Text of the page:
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Egypt Calls for Anti-Terror Conference - 2001-09-21


Egypt's Foreign Minister Ahmed Maher and U.S. Secretary of State Colin Powell spoke by telephone Friday to discuss how to handle any retaliatory action for the suicide attacks in the United States. Egypt is calling for an international conference so that all countries will have the opportunity to commit themselves to the fight against terror.

Egypt's Foreign Minister Ahmed Maher says his country knows first-hand about terrorism. It has been fighting for years against Islamist organizations that seek to topple the Cairo government. He believes a global effort is the most effective way to eradicate terrorism. "In the case of terrorism, if you have a coalition that envelops some countries and not others, excluding others-what would it mean? We believe that an international conference is the ideal solution," he said.

Mr. Maher says such a conference would issue a convention that countries would sign with obligations that would be respected by all. In this way he says, countries would be bound to fight terrorism. Those choosing not to sign, would be viewed as unwilling to abide by international law and pressure could be applied on them to comply with the convention.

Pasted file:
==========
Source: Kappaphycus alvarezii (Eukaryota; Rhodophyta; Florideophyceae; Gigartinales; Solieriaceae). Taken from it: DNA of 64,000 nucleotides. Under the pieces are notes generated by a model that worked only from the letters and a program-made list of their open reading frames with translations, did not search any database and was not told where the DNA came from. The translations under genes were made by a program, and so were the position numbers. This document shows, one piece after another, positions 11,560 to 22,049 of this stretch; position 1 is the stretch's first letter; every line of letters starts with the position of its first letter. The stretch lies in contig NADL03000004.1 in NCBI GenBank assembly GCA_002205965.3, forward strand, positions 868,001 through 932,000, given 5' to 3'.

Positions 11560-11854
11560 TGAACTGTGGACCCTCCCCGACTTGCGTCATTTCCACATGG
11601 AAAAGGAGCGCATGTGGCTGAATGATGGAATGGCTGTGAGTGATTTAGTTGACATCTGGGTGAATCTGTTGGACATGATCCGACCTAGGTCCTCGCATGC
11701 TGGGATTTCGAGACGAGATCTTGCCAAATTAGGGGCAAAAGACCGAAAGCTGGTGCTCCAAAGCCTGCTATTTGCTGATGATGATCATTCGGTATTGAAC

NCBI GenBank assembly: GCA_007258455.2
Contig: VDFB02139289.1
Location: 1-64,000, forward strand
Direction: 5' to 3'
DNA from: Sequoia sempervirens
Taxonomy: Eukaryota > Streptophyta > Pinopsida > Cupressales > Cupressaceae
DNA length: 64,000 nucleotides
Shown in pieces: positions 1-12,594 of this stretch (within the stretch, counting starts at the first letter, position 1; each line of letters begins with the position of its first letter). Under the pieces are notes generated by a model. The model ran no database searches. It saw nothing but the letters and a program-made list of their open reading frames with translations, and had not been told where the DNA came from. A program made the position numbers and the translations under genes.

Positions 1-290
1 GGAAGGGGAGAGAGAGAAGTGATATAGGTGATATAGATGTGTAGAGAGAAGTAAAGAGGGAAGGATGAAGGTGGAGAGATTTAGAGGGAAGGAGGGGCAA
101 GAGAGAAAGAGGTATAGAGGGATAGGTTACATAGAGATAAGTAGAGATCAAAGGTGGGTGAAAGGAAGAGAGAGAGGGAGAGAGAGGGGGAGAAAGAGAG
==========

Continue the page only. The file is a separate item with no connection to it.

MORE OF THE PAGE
Egypt hosted an anti-terrorism conference in 1997 attended by a number of world leaders, including then U.S. President Bill Clinton. Although the conference issued a strongly worded communique, its resolutions were not implemented. Egyptian President Hosni Mubarak argues that a conference held under United Nations auspices would draw more participants and show terrorists they no longer have any place to hide.

Egyptian officials have over the years expressed frustration with countries that refuse to extradite Muslim extremists involved in attacks inside Egypt. They say they believe the time has come for serious measures to stamp out terrorism.

Egyptian political analyst Mohamed Sid Ahmed says the United States may not be prepared to participate in a U.N. conference on terrorism at this time, but he says it may decide to later, particularly if military options do not succeed. "You have to take measures of repression in dealing with terrorism," he said. "You have no choice, but you make a fundamental mistake if you only do that. Side by side with that, you must show you are able to bring about fundamental changes in the world system - totally reappraise the world system which breeds terrorism."

Mr. Sid Ahmed says that without a broader approach to global issues, including the Israeli-Palestinian conflict, he believes the world will always be confronted with terrorists.